An example of the stickers that were originally provided to the Manual GSTA and would have been distributed to Manual students and faculty. Photo by Kate Hatter.
An example of the stickers that were originally provided to the Manual GSTA and would have been distributed to Manual students and faculty. Photo by Kate Hatter.

GSTA sticker initiative halted by administration

An example of the stickers that were originally provided to the Manual GSTA and would have been distributed to Manual students and faculty. Photo by Kate Hatter.
An example of the stickers that were originally provided to the Manual GSTA and would have been distributed to Manual students and staff. Photo by Kate Hatter.

An initiative to provide additional support for LGBTQ students at Manual has been halted by the school’s administration on the grounds that it could cause discrimination against any faculty that chose not to participate and might stunt discourse between students and teachers.

“This year what we really wanted to do was have students and teachers both have something on their ID to basically subtly let somebody know that if they needed to talk to somebody or if they were in a situation where they didn’t feel comfortable, that basically they were absolutely open to hear whatever,” said GSTA President Oberon Coverdale (12, VA).

The idea would have been implemented via displaying a rainbow sticker on the IDs of participating students, teachers, and administrators.

Clare Gervasi, an activist who has run workshops for JCPS employees on transgender issues, endorsed the idea.

[quote_box_right]“It’s hard to know if you’re being singled out for being trans, because you want to give everybody the benefit of the doubt, but there have definitely been teachers that point to you as a novelty.” — Oberon Coverdale[/quote_box_right]

“I think it is a great way to initially signal to students that a teacher or staff member has done extra, conscious work on themselves, including educating themselves, in order to be able to support students grappling with questions of gender and sexuality,” said Gervasi, who works with the organization TSTAR. “Through signaling this commitment, students may be encountering the first adult in their lives who has been open to their questions or concerns about their own identities.”

However, when the sticker idea was proposed by the GSTA and adviser Ms. Martha Brennan (English), it was rejected by Principal Jerry Mayes for a number of reasons.

“All teachers should be open and available for their students, period, regardless of whatever issue,” Mayes said. He said that Manual shouldn’t have any teachers that don’t support their students: “If I find one that’s not, I have an issue with it.”

Mayes went on to say that the initiative could cause students and staff to make unwarranted conclusions about those who do not have a sticker.

“Let’s say someone had a sticker on: Someone’s making the assumption that they’re okay and this person over here is not okay. I will never support anything like that,” Mayes said. “The day we start separating teachers out, we have a big problem. I have a very open door policy, and that goes against my philosophy.”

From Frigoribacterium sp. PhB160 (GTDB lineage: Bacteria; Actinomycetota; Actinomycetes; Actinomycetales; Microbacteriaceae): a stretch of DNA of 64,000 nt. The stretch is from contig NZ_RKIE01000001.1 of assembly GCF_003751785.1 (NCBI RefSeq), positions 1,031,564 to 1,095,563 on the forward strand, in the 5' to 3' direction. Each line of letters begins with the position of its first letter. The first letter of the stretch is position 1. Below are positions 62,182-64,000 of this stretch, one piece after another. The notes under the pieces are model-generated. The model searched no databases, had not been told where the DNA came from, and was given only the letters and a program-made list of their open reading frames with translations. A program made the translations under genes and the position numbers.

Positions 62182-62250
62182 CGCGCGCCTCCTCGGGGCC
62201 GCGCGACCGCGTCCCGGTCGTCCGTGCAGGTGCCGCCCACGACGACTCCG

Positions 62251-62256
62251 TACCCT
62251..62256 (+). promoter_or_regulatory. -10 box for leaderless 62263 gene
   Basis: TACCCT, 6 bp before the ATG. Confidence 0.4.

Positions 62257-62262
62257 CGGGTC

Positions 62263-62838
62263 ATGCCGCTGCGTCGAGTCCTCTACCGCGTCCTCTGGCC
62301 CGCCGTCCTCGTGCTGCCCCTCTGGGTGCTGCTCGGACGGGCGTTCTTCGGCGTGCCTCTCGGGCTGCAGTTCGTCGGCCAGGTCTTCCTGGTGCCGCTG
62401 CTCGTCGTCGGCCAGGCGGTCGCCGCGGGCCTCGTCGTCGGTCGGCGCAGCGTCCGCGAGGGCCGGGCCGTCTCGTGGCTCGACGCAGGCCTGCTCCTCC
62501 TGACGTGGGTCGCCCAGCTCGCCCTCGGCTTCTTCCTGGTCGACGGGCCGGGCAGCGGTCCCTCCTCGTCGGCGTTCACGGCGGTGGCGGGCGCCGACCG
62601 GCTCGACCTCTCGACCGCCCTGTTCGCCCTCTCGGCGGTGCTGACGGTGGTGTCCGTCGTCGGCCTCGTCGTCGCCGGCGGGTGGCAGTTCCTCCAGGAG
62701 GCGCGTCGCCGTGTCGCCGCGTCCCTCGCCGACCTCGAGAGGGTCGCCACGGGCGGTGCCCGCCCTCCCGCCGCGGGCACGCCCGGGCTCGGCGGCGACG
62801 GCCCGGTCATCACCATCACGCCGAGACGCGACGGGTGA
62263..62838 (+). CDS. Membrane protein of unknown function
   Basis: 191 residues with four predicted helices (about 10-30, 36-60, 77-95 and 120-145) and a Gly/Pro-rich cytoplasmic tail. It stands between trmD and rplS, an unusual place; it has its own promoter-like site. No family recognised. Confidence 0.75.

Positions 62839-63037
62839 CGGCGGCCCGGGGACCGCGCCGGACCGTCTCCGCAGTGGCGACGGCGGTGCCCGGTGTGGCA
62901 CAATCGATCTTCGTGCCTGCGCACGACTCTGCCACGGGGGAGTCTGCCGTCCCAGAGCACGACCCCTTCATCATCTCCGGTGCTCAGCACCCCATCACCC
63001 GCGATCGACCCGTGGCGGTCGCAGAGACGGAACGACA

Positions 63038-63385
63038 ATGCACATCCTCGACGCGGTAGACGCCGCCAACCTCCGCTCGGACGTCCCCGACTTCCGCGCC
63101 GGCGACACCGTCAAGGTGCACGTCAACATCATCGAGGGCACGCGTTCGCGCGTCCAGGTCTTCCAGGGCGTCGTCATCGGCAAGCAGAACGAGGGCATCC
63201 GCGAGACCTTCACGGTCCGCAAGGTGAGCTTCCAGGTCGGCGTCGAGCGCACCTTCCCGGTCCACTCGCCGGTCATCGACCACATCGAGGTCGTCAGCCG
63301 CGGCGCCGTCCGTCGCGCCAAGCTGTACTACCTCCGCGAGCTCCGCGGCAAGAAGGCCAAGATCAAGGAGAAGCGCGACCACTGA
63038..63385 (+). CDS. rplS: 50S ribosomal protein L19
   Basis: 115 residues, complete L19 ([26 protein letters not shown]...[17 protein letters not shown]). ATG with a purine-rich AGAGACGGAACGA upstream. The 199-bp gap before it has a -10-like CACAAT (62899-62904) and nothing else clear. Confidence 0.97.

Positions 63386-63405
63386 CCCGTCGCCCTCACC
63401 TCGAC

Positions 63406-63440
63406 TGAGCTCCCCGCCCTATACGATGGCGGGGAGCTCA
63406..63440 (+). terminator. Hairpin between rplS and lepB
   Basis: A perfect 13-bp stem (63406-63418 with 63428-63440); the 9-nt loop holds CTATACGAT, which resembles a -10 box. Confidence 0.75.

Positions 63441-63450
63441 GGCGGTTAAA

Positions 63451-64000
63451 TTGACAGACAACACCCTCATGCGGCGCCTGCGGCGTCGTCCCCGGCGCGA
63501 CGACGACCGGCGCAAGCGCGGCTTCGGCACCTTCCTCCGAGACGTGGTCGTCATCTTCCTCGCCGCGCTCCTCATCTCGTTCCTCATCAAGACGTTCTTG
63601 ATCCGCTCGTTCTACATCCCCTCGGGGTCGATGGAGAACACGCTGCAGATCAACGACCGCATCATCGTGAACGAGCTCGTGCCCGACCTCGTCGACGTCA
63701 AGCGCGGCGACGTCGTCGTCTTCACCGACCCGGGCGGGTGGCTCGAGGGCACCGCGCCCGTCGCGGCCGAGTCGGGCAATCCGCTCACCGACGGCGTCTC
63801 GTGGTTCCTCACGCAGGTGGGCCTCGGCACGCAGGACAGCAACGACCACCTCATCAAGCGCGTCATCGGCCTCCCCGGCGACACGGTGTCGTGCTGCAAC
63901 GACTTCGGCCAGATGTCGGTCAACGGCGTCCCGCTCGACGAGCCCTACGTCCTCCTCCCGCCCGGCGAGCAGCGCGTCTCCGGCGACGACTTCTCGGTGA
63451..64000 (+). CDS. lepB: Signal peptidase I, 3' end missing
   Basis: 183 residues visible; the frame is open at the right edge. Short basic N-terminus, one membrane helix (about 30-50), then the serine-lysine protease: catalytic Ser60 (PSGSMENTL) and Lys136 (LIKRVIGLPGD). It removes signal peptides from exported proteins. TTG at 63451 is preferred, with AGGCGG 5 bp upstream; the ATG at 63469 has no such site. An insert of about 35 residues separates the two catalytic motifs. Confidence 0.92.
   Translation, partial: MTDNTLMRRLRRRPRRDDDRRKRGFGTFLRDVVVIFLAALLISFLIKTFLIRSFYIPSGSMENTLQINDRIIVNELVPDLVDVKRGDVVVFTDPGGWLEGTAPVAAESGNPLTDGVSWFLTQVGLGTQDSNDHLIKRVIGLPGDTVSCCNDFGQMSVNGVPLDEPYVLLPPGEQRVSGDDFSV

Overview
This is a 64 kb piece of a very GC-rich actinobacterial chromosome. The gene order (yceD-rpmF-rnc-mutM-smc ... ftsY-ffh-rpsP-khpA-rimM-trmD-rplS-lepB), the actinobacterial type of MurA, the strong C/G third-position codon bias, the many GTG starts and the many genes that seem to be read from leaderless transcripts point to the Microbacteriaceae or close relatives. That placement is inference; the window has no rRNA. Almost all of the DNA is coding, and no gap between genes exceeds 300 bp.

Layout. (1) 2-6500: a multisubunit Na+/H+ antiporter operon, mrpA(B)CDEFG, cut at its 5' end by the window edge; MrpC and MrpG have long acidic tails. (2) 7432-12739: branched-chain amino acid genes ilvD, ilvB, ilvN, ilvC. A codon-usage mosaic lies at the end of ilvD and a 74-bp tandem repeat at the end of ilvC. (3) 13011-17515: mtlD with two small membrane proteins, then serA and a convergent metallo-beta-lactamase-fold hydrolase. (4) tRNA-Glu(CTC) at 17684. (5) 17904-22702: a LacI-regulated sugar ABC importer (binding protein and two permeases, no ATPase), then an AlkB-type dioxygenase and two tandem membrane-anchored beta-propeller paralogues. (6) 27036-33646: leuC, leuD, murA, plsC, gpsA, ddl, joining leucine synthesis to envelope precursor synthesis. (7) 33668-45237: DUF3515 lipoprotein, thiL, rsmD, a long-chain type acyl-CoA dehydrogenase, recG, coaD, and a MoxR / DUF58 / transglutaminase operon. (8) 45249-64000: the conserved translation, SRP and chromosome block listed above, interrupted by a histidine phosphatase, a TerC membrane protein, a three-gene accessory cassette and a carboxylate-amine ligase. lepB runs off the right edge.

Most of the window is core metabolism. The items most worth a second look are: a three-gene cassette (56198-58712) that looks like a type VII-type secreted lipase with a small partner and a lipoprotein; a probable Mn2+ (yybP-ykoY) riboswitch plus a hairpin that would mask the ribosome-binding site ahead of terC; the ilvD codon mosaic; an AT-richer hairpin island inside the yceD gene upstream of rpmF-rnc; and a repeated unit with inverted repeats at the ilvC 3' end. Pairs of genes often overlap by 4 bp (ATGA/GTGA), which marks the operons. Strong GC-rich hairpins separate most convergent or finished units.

According to Mayes, this issue goes beyond the scope of LGBTQ discussion. He thinks the initiative sets a dangerous precedent for the discussion of other issues, such as economic problems, magnet stereotypes and racial issues. It is his belief that all teachers should be open and willing to discuss all of these issues with any student who is grappling with them.

“Every teacher needs to be open to every student we have,” Mayes said.

Student Will Lake (11, J&C) said he supports Mayes canceling the initiative.

“I know if I were a student dealing with an LGBTQ issue and I went into a class and saw that a teacher didn’t have a sticker after being expressly offered a sticker, I might feel kind of uncomfortable in that room, like ‘Oh, is this person not accepting of who I am?’” Lake said. “I also see Mr. Mayes’ point that it also singles out teachers. They have a right to their own opinion,” Lake said.

Lake agreed that the initiative could create a schism between teachers and students, causing some students to see teachers without stickers and label them as unwelcoming or bigoted.  Lake also said that due to the progressive nature of Manual as a school, the initiative may even cause issues within the student body.

“I think there would be a lot of peer pressure,” Lake said. “I’m not even necessarily saying that I wouldn’t have a sticker on, but if I were in a situation like that, I can see how it would be uncomfortable to not have that if everyone else does.”

Mayes also said that while this specific initiative will not happen, he still attempts to support the GSTA in a variety of ways, including occasionally sitting in on GSTA meetings and allowing the club’s president, Oberon Coverdale (12, VA), to speak at faculty meetings in an effort to educate teachers and administrators on LGBTQ issues, which he believes has helped to create a helpful, open dialogue with LGBTQ students.

“I think there’s an overall acceptance,” Mayes said. “I think we don’t hide from the topic. We try to support some initiatives while trying to stay fair to everyone else who has a difference of opinion on that, and I think that’s the big issue.”

“I think most are receptive to that kind of thing,” Lake said. “I definitely think if students have questions or are dealing with issues or something like that, in regards to those issues, I do think they have outlets for that at Manual with their teachers.”

Oberon Coverdale of the duPont GSTA speaks to the faculty about trans issues and concepts.